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It seems like I barely get done typing an article about one cyclist death when another gets announced on the news. This time, a cyclist in San Jose was killed near Martial Cottle Park, by a driver in a pickup truck, around 8:20am Monday.


The cyclist, Rosamaria Ruminski, a 52 year old resident of San Jose, was riding her bicycle near the intersection of Chynoweth Avenue and Duesenberg Drive when she was hit by the truck. She was pronounced dead at the scene.


Ruminski’s death marks the 50th fatal crash involving a motor vehicle this year.


There haven’t been a lot of details released about the crash, but if it’s like the majority of cyclist deaths, it could have likely been avoided by the motorist. Most fatal crashes come down to one thing: distractions. Drivers aren’t paying attention, talking on their phone, checking their email, or just not staying aware of their surroundings, and cyclists aren’t wearing their helmets, don’t have their lights on, or aren’t wearing bright or protective clothing. It doesn’t take a lot to stay safe. A few extra seconds checking the intersection before you turn, an extra minute in the morning putting on your helmet and turning on your lights, a few moments checking your blind spots before you change lanes. Remember, just a bit of extra effort may save a life.


Hello, I’m Claude Wyle, a San Jose bicycle accident attorney. Have an idea for a topic you’d like to see covered here? Feel free to contact me or visit



  1. Gravatar for Cherokee

    A cyclist is no more responsible for their death, based on their clothing attire, than a woman is responsible for her rape, based on her clothing attire.

    Lights are a safety feature, yet the burden is not on the cyclist to appear as "lit up" as a Christmas tree. Yes, I know you did not allude to how much light, but it is by the mere mention of a cyclist wearing lights in the dawn hours that you have committed your faux pas. I as a cyclist have looked and been surprised at the sudden appearance of a motorist who appeared to "come out of nowhere" because they failed to turn on their lights. Yet! When there is an early morning collision, how many motorists are cited for failure to have lights?

    Safety is a two way street is a misnomer. Safety on the road is multi lane highway. It starts with legislation and works its way down to civil engineers. Each person has a piece of the puzzle.

    Road improperly marked. Mandatory bike lane laws. Bike lanes that pit cyclists on the wrong side of right turning motorists. Roads with speed limits which are higher than the safe use of the road allows. Double yellow lines because people are too to design better roads with better accommodations. A complete lack of emphasis on education for all road users. I really could go on and on. There is that much to talk about.

    Please clean up the bottom line and remember, the onus is always on the one who has might.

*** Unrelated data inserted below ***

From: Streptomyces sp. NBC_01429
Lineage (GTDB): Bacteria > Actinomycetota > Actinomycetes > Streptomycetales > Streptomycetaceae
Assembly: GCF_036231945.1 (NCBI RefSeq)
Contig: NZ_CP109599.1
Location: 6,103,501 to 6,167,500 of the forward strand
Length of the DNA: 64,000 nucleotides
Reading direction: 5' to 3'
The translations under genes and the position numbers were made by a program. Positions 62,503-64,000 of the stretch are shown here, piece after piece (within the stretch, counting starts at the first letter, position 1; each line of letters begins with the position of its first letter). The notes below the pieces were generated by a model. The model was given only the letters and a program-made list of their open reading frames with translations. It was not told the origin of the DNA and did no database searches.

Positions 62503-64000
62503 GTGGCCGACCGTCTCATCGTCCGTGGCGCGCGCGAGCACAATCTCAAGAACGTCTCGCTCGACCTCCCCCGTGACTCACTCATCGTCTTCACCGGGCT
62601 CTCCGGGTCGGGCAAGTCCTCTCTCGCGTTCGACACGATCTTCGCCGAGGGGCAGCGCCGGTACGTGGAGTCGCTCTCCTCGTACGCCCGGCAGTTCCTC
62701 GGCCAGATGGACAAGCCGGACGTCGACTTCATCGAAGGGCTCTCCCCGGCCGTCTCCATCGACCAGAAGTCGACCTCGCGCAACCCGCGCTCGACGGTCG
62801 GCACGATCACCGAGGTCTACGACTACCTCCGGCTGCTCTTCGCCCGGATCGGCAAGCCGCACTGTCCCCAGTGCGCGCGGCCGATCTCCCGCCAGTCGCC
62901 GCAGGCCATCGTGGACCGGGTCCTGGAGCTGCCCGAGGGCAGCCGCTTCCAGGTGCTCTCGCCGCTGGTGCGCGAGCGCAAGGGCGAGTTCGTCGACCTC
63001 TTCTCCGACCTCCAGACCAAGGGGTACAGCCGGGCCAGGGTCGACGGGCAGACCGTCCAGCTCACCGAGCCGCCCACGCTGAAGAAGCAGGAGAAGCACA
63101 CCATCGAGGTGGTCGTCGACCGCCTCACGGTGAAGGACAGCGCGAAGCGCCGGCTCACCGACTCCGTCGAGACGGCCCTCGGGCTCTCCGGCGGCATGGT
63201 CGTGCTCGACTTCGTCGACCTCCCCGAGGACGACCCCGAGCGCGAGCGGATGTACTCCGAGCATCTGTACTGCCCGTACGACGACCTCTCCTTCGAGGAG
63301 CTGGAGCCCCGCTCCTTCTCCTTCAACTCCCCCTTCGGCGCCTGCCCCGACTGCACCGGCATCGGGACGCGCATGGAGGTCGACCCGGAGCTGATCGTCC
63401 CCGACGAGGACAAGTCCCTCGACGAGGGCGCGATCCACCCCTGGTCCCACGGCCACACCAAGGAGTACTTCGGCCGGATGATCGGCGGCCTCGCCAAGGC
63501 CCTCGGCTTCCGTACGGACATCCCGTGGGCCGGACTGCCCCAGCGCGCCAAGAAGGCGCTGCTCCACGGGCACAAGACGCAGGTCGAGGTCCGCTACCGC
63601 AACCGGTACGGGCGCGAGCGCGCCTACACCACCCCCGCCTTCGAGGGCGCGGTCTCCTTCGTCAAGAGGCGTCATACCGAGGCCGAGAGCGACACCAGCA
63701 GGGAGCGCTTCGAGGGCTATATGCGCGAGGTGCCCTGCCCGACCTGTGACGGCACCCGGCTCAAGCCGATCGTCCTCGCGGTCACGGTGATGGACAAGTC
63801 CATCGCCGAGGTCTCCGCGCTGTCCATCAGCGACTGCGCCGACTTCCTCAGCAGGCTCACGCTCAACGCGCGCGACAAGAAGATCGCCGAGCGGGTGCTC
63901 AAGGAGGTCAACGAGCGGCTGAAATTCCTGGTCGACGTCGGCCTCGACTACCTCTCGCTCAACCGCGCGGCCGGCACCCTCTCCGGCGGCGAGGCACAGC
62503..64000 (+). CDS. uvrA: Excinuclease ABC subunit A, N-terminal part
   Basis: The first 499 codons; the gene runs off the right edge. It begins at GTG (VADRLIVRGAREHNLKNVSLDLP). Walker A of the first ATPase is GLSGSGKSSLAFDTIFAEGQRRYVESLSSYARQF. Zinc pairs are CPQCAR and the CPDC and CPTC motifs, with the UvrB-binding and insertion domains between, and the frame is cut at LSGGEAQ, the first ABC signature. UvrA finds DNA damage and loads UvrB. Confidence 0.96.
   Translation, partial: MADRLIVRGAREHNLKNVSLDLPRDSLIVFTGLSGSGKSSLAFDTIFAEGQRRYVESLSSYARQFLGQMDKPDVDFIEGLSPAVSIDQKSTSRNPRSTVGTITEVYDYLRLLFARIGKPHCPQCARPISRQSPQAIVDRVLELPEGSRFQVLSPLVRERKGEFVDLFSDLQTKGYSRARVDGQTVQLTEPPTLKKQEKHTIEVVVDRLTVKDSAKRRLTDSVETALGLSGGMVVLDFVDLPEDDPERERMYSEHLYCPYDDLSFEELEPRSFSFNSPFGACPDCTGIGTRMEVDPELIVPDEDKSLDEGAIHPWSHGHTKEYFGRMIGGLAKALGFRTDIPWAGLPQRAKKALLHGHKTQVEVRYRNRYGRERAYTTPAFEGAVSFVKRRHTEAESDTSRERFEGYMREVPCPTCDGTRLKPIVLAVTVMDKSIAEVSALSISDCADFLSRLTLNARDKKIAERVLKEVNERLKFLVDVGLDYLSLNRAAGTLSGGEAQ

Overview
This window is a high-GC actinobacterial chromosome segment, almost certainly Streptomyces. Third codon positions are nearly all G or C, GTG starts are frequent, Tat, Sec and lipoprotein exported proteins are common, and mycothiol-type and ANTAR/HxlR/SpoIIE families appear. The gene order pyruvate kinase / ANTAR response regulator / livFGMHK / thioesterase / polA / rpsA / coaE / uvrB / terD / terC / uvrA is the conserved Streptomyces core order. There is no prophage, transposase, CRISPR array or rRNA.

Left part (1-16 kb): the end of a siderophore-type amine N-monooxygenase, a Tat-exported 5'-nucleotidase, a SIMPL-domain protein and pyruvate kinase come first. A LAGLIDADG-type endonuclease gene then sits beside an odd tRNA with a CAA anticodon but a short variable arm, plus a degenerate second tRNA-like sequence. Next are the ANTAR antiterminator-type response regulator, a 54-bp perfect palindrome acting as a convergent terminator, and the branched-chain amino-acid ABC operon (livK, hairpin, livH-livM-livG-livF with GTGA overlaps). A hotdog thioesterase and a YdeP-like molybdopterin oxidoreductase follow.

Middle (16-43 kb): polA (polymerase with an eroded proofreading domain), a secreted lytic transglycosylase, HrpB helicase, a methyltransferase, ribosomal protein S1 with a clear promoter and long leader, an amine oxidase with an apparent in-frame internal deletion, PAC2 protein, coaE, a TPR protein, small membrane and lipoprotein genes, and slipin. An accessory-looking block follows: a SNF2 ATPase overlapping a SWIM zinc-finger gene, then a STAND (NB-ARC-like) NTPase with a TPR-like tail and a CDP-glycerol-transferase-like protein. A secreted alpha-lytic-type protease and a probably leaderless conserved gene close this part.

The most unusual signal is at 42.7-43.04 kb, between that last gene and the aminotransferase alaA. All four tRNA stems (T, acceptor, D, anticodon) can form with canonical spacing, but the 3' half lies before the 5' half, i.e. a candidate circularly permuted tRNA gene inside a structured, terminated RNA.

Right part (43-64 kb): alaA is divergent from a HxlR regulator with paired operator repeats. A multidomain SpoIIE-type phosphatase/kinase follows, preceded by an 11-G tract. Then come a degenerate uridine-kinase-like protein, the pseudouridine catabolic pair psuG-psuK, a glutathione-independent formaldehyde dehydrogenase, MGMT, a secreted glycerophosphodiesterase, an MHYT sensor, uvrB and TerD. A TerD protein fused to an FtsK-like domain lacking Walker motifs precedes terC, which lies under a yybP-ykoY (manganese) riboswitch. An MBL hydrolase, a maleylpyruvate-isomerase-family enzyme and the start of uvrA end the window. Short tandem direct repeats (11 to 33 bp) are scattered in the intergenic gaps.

2. Gravatar for Mike

    I can't disagree enough with "Cherokee". There is a major difference between a woman being raped because she was wearing seductive clothing and a bicyclist wearing all black with no lights and minimal reflectors being struck after dark. Perhaps she will take responsibility when she accidentally mows down such a rider but her opinion might change when it actually happens to her. And frankly I think a bigger problem nowadays is the frequency of bikers treating stop signs and lights as a mere suggestion. The idea that the motorist is always wrong when bikes don't follow the rules?? Good luck explaining that.

  3. Gravatar for Claude Wyle
    Claude Wyle

    In response to the two comments above, as a San Francisco bicycle accident lawyer, I am presented many different factual scenarios involving all kinds of bicycle crashes and injuries. Putting bicycle vs. motorist politics aside for a second, I personally believe that all persons, whether on a bike or in a car or truck, should follow the law as it exists at the time they are on the road.

    There are laws pertaining to when a bicycle rider must use a light, and how bright that light must be, and my comment in the blog about clothing pertained to the brightness of clothing if it was low light. The brightness of clothing could make a difference in the cyclist being seen. I do not agree with the analogy of blaming the rape victim for wearing provocative clothing for a simple reason that a rape is an intentional violent act. There is no information that this cyclist's sad death was caused by anything other than someone's negligence, and maybe even a combination of the negligence of both parties. I spend a large percentage of my professional life fighting for bicyclists and making those who harm bicycle riders accountable, and if I had any prejudice, it would be in favor of bicyclists because they are more vulnerable to injury than "cagers". Still, each cyclist, whether in San Francisco, in California, or in another state, is obligated to obey the rules of the road. So are all motorists. And because of their higher vulnerability, each cyclist should ride defensively if able, because ultimately being alive is better than being right.

    All that being said, from my own personal experience studying bicycle accidents and trying to improve bicycle safety, the majority of bicycle accident injuries do seem to be caused by the negligence of motorists. Maybe bicyclists who are at fault for their own injuries come to me less often, but even when the police reports are against my bicycle riding client, the bicycle riders are more often in the right.

    At the end of the day, I was reporting about a lady who had been killed, so the importance of the debate over facts which we do not yet know is significantly less than acknowledging the tragedy of the death of another cyclist.

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